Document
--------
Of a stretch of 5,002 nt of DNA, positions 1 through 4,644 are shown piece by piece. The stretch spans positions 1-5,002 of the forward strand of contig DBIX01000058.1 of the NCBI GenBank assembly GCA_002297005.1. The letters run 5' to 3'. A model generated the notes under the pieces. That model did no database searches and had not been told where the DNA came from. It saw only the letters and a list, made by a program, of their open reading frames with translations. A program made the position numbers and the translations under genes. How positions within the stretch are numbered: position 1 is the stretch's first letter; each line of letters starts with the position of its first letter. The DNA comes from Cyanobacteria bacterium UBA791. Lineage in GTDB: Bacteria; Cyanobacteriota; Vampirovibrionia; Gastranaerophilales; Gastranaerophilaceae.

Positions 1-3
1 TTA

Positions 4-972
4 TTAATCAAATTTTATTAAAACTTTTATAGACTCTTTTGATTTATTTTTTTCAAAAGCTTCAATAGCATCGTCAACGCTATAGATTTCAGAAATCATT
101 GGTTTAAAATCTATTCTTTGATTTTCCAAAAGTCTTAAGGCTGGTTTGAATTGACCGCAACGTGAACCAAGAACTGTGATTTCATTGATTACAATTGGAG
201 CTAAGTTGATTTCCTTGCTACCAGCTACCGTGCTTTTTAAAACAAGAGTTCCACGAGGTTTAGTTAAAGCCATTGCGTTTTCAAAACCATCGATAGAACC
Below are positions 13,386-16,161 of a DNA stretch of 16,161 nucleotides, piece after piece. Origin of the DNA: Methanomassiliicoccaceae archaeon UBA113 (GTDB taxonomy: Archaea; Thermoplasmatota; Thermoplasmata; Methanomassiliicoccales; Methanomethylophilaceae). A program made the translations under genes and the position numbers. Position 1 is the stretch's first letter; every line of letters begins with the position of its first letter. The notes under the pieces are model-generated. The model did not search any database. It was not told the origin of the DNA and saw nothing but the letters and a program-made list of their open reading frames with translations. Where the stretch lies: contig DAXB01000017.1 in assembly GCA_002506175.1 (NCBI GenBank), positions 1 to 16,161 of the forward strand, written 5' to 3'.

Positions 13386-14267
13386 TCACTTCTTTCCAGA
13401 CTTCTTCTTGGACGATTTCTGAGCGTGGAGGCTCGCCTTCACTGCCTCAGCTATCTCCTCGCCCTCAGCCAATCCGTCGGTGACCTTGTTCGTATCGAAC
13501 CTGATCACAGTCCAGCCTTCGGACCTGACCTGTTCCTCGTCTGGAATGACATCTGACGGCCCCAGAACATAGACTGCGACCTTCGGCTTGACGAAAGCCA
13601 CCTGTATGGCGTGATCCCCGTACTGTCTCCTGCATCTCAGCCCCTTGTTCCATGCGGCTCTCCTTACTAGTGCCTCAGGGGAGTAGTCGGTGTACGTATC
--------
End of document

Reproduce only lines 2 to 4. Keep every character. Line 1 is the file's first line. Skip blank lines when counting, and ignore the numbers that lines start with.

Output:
Positions 1-3
1 TTA

Positions 4-972